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Misunderstanding Evolutionary Theory and Psychology
David Buss addresses several common misunderstandings about evolutionary
theory that you may want to discuss in class. The first important misconception is
that evolution implies genetic determinism. This is the doctrine that only genes
control behavior with virtually no room for environmental influence. To the
contrary, argues Buss, evolutionary theory states that human behavior cannot occur
without (1) evolved adaptations and (2) environmental influences that stimulate the
development and activation of those adaptations. Buss uses the simple illustration
of calluses. They cannot occur without both an evolved callus-producing
adaptation and an environmental influence involving repeated rubbing of the skin.
A second common misconception is that evolutionary theory implies that behavior
cannot be changed. To the contrary, knowledge of our evolved adaptations and the
environmental influences that activate them give us enormous power to change, if
that is our goal. For example, men have lower thresholds than women for inferring
sexual intent from a woman's smile, and they can use this information to reduce the
number of unwanted sexual advances they make toward women. This does not
mean that behavioral change comes easily, but knowledge about our evolved
psychology does give us more power to alter our behavior when change is desired.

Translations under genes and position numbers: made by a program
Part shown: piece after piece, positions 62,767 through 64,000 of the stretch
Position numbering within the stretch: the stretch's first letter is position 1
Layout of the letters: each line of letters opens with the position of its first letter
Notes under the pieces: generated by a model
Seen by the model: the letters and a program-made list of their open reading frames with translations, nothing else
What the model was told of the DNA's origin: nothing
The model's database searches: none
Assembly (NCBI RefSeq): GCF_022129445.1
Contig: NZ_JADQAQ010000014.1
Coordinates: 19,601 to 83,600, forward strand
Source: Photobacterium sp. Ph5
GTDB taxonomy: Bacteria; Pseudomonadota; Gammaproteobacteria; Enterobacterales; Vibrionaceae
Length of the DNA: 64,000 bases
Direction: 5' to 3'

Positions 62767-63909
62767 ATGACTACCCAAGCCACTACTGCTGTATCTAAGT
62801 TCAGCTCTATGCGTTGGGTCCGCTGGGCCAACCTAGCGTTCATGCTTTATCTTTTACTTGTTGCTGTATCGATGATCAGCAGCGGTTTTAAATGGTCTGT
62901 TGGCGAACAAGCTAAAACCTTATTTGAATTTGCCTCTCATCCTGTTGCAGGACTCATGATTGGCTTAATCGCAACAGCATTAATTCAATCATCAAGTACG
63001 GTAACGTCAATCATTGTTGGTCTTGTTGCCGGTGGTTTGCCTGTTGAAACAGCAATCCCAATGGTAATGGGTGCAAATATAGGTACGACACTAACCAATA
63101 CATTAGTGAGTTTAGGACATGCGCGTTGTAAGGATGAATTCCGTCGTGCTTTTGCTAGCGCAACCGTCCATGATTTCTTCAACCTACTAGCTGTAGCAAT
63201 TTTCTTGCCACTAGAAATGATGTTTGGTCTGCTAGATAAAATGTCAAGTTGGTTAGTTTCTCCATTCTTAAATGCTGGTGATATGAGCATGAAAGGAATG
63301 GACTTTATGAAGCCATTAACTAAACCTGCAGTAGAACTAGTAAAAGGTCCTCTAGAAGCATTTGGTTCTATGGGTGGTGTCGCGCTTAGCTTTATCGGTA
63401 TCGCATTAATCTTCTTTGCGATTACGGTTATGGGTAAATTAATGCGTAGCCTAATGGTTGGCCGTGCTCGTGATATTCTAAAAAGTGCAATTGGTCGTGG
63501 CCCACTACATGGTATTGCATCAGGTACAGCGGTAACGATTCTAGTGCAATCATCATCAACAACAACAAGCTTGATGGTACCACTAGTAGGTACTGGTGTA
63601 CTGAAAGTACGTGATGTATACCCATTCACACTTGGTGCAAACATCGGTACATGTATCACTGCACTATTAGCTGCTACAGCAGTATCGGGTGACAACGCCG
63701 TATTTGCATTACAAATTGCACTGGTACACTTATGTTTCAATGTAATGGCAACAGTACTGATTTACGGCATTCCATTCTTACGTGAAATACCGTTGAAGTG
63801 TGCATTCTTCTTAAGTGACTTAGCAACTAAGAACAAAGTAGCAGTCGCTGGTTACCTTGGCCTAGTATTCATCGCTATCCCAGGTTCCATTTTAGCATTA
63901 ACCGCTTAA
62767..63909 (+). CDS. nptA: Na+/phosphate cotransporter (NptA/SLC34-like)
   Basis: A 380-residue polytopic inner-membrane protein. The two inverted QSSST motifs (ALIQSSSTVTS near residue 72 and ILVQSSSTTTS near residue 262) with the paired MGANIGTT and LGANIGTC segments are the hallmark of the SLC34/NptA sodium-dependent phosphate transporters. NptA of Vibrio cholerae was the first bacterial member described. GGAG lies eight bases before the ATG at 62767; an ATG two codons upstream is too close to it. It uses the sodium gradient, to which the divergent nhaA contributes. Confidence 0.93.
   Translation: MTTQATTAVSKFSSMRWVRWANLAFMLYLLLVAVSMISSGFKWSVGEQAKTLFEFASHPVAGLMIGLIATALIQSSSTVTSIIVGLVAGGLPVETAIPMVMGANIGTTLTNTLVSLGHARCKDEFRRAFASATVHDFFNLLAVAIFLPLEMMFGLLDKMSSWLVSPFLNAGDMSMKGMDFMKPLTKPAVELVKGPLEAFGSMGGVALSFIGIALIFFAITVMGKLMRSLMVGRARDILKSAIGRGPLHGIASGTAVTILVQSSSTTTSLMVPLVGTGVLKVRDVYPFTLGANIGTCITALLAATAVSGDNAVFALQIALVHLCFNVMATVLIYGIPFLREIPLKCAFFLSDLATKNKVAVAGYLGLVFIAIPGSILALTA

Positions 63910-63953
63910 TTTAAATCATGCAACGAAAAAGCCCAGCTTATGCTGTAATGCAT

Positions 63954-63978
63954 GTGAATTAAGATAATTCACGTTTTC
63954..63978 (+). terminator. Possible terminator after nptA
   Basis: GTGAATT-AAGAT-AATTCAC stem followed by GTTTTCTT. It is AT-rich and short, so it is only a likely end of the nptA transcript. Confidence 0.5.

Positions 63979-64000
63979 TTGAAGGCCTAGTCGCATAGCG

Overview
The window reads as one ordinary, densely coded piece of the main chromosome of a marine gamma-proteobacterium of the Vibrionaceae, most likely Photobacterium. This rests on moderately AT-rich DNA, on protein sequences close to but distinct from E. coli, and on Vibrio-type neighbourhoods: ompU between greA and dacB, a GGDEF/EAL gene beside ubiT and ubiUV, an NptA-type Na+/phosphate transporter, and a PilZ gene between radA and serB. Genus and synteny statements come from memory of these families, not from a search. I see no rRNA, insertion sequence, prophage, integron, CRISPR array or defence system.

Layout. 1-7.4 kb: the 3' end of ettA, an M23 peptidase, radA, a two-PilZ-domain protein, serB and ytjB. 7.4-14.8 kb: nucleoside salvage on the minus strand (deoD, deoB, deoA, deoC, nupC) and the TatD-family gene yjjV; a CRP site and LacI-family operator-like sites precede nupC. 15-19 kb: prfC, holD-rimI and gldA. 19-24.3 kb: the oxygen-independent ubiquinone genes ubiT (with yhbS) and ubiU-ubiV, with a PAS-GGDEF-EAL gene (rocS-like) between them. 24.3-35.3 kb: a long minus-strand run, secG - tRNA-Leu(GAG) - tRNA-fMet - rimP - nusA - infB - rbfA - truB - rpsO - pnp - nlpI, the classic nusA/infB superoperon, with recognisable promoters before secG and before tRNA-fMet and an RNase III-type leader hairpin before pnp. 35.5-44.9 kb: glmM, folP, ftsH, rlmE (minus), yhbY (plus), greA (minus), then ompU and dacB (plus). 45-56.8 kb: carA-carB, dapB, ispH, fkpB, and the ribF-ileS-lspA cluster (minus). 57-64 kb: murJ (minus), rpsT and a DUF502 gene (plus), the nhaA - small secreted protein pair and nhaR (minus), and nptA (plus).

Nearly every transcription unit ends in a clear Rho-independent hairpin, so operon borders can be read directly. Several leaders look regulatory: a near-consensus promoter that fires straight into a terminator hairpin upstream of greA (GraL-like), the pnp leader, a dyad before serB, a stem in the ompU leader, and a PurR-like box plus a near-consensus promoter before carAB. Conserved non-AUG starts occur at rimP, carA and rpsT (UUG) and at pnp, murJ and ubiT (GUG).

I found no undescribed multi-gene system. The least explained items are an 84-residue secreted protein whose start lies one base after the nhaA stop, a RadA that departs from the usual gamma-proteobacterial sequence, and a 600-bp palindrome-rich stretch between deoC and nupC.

A third misunderstanding is that evolutionary theory assumes that organisms can
compute complex mathematical formulas. For example, some critics have argued
that evolutionary psychology's claim that we are more likely to help a brother than
a cousin implies that we have evolved sophisticated mathematical abilities. Buss
maintains that describing a spider's web requires a pretty complex mathematical
statement. However, no one would argue that a spider is a mathematician.
Although the spider spins a complex web using various "rules of thumb," this does
not mean that it performs mathematical computations to execute them. Similarly,
although the adaptations involved in helping kin may be complex, and as scientists
we may need mathematics to describe those adaptations, it does not mean that
humans need to be sophisticated mathematicians to engage in the helping behavior.
Fourth, evolutionary psychology does not claim that the current collection of
adaptive mechanisms that make up humans are in any way "optimally designed."
Evolutionary time lags constitute one constraint on optimal design. The
environment keeps changing but evolutionary change occurs slowly. Existing
humans are better designed for earlier environments of which they are a product.
The cost of adaptation is a second constraint on optimal design. For example, we
might imagine natural selection building into humans such a severe fear of snakes
that they never go outside. The fear would prevent snake bites but at a
prohibitively high cost. Selection favors benefits that are greater than the costs
relative to other possible designs.
Finally, evolutionary theory does not argue that organisms have as a goal, either
consciously or unconsciously, the motivation to maximize gene reproduction. Buss
states, "Differential goal replication caused by differences in design is the causal
process responsible for creating fundamental human motivations. But the motives
and goals we have as products of this evolutionary process do not embody the
process itself." The products of natural selection tend to be problem specific, for
example, to avoid predators, stay warm, find a mate, have sex, and help kin. The
product of evolution is not, and cannot be, the desire to maximize gene
Buss, D. M. (1999). Evolutionary psychology: The new science of the mind.
Needham Heights, MA: Allyn & Bacon